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  • A six-game suspension will cause Jose Ureña to miss a single start, but MLB should have set a precedent and suspend him for 20 or 30 games, minimum.
By Jon Tayler
August 16, 2018

The Marlins finally figured out a way to keep Ronald Acuña Jr. from hitting a home run: try to injure him on a dirty, chickens--t play.

On Wednesday night, the Braves’ spectacular rookie strode to the plate against Miami righty Jose Ureña as the owner of homers in five-straight games, three of them leadoff. But he never got a chance to make it six straight, as Ureña plunked him on the left elbow with a fastball with his first pitch of the game. As Acuña hopped around and ultimately went down in pain, both benches cleared, and furious Braves skipper Brian Snitker gave an earful to Ureña and the umpires. Ureña was ultimately ejected, but Acuña’s night also came to an early end: He initially stayed in to run the bases but left the game in the second inning, though he apparently escaped without a fracture.

There’s no debate over Ureña’s intent. The umpires realized that, as they eventually decided to eject him, and both the pitch itself and the location—97.5 mph, one of the hardest he’s thrown all season and his fastest ever to open a game, aimed up around Acuña’s back despite catcher J.T. Realmuto setting up low and inside—left no doubt. Nor did Ureña’s demeanor, as he made no attempt to apologize to Acuña after the plunking and seemed ready to rumble once benches cleared. It was as intentional a beaning as you can get.

Ureña’s actions were cowardly, dirty and dangerous. It’s an embarrassing response to the way Acuña has been destroying the Marlins all series and a humiliating admission on Ureña’s part that he’s either not good enough to get Acuña out or that he’s a psychotic hot-head willing to hurt another player just to avoid giving up a hit or run. (It’s worth noting that the Braves seem to believe that Ureña acted on his own, and that the rest of his team wasn’t behind him.) It was, in the immortal words of The Big Lebowski’s Jesus Quintana, bush league psych-out stuff.

But then again, so is every intentional plunking and hard slide and clash of egos on the field. Every instance of players trying to police the game—the upholding of the so-called unwritten rules—ends up the same silly and stupid way: fastballs to the back, brawls on the field, spikes to the knee. Injuries happen and careers are threatened, all in the service of wounded pride and in the name of standing up for … well, nothing more than a tenuous belief that Some Things aren’t allowed.

What happened to Acuña doesn’t fall exactly into that category, as there was no perceived slight or show of disrespect that, in the game’s absurd code, had to be avenged. But it’s all born out of the same old toxic mindset, where you settle your disputes with fights, or with pitches high and tight.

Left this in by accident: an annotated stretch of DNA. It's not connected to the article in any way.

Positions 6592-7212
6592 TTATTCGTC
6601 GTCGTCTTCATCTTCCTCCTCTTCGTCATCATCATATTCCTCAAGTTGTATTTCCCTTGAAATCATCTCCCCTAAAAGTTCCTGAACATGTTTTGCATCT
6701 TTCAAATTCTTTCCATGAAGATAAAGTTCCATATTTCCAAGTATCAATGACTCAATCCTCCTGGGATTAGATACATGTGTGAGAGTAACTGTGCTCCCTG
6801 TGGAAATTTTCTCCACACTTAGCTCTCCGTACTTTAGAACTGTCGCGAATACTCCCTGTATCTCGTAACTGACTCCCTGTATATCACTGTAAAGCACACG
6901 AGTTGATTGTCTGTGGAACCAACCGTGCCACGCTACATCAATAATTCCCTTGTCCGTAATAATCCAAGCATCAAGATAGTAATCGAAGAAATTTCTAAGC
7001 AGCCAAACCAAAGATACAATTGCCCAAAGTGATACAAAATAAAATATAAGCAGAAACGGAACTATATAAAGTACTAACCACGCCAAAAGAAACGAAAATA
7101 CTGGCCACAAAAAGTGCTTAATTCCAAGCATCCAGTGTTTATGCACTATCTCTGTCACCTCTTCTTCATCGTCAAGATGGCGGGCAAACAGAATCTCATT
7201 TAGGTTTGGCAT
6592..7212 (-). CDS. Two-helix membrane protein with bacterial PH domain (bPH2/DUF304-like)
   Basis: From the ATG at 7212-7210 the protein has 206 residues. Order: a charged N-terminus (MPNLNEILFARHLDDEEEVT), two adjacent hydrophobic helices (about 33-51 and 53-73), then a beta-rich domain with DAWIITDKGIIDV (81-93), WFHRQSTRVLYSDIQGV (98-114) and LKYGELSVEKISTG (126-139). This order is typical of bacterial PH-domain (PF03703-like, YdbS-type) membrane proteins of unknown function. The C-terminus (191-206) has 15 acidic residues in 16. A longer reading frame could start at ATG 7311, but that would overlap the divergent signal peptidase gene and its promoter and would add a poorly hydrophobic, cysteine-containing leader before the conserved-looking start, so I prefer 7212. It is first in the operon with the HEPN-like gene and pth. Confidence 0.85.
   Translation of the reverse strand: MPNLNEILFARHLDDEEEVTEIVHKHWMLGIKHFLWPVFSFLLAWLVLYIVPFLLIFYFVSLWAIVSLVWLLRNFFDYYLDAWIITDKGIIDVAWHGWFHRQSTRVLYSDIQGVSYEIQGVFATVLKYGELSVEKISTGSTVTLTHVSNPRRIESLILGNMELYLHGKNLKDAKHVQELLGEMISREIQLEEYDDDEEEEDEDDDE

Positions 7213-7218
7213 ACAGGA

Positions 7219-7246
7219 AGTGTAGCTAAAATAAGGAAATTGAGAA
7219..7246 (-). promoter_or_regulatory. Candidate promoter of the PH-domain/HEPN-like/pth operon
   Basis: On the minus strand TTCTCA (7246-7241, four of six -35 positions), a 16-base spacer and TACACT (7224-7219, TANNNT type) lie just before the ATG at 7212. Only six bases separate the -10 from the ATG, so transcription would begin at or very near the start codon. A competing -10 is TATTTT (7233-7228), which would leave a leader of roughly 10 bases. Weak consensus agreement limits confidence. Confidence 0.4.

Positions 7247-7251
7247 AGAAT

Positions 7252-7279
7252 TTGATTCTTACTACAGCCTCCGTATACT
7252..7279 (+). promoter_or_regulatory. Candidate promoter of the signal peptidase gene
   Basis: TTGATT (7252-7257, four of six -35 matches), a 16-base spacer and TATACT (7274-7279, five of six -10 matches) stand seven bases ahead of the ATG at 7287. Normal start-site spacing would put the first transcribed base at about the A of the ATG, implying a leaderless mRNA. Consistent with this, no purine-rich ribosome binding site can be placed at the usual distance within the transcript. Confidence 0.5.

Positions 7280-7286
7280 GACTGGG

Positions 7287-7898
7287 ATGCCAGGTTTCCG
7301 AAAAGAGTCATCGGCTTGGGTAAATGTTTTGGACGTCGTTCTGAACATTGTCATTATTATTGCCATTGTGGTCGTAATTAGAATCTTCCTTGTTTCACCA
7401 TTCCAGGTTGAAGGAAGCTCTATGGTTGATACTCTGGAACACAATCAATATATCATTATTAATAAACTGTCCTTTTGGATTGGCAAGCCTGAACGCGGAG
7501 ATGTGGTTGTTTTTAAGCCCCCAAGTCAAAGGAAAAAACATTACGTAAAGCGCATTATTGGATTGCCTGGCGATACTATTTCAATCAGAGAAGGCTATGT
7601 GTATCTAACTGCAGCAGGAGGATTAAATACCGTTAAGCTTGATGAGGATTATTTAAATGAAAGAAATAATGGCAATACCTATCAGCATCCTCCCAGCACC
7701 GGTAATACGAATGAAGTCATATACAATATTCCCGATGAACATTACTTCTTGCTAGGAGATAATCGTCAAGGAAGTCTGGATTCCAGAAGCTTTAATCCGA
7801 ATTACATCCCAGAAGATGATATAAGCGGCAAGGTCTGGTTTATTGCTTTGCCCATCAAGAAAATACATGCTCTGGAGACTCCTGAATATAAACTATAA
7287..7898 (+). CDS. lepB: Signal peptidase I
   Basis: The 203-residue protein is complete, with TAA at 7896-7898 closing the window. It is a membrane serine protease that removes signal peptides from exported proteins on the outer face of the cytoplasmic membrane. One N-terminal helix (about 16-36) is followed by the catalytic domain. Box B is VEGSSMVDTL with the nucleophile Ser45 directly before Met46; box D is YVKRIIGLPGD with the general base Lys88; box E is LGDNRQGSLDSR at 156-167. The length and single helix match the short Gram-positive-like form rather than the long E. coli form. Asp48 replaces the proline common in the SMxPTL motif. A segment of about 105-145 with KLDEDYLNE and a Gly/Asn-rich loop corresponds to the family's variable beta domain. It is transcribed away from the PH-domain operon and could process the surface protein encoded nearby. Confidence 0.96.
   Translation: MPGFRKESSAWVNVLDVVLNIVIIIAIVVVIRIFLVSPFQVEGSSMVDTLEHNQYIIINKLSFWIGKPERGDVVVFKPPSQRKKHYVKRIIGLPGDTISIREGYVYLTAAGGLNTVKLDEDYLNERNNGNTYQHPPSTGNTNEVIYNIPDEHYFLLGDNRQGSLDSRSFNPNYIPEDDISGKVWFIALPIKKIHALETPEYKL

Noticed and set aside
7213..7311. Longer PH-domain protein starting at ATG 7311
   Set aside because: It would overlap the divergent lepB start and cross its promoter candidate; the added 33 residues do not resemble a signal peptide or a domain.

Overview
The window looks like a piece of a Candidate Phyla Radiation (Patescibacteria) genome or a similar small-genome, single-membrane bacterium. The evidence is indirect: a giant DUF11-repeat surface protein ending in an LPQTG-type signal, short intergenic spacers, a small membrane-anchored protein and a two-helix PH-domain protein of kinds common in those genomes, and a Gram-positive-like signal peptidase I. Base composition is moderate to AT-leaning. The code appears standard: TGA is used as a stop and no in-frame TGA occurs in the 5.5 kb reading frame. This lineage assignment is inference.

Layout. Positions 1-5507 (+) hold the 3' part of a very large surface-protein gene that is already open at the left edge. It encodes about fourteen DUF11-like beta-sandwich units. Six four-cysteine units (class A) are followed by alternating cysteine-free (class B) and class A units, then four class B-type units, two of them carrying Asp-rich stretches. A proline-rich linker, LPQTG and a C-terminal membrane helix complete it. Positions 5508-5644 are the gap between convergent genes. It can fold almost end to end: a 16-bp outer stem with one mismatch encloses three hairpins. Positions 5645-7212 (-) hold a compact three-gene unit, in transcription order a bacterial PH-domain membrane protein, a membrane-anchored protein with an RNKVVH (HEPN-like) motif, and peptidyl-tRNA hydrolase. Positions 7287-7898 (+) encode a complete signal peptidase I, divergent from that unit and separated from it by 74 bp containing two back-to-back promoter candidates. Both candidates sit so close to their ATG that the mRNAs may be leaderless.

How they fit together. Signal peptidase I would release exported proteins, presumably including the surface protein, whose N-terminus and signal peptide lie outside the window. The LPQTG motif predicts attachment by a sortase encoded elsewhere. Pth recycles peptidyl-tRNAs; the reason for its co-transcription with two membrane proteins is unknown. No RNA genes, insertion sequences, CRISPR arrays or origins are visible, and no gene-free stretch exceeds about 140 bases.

MLB
WATCH: Ronald Acuna Jr. Drilled by Jose Urena's First Pitch, Exits In 2nd Inning

You saw that on Tuesday night in Los Angeles, when the Giants and Dodgers brawled after Yasiel Puig and Nick Hundley got in each other’s faces during an at-bat. The reason? Puig got mad at himself after fouling off a pitch and swatted his bat, which Hundley took as a sign of disrespect. Some harsh words, two cleared dugouts and a Puig slap later, and both players were ejected over some truly trivial nonsense. And earlier this week, Cubs infielder David Bote preemptively apologized for flipping his bat on his walk-off grand slam against the Nationals on Sunday night. “I meant no disrespect by any means,” Bote said. “It was just heat of the moment.”

No one actually seemed to take offense to Bote’s toss; after all, he did just win a game with one of the most dramatic hits imaginable. But that he felt compelled to apologize anyway speaks to how brutally ingrained the game’s old-school culture is, even in its youngest players. No one’s allowed to have fun or be outspoken, and if you get out of line, there’ll be a fastball buzzing your way, or an older guy calling you out for it.

It’s gross and tired and exhausting, and a brilliant player like Acuña shouldn’t have to worry about his livelihood being jeopardized over it. Nor should the league be okay with one of its marketable names getting hurt, possibly seriously, over hurt feelings and a desire for vengeance. Both baseball’s mindless frontier justice and the culture that promotes and excuses actions like Ureña’s need to go.

Ureña was suspended for six games on Thursday. But it should be longer, and MLB should have used this moment to set a precedent. If you hit a batter on purpose, you’re gone for 20 or 30 games, minimum, and you lose a giant chunk of salary. Take these battles out of the players’ hands so we don’t have to worry about guys getting hurt. Make it clear that this kind of behavior, regardless of the reason, won’t stand, and maybe the mentality behind it will disappear, too.

It’s patently ridiculous that, to settle a score or get revenge or whatever else, a pitcher can deliberately throw at a hitter, or a hitter can go spikes high on a slide. At the end of the day, the intent is to injure and to send a message. So MLB still needs to send a message of its own with harsher punishment to deter future vigilante stupidity. Ronald Acuña Jr. and the fun young stars of the game deserved that much. 

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HOLE YARDS PAR R1 R2 R3 R4
OUT
HOLE YARDS PAR R1 R2 R3 R4
IN
Eagle (-2)
Birdie (-1)
Bogey (+1)
Double Bogey (+2)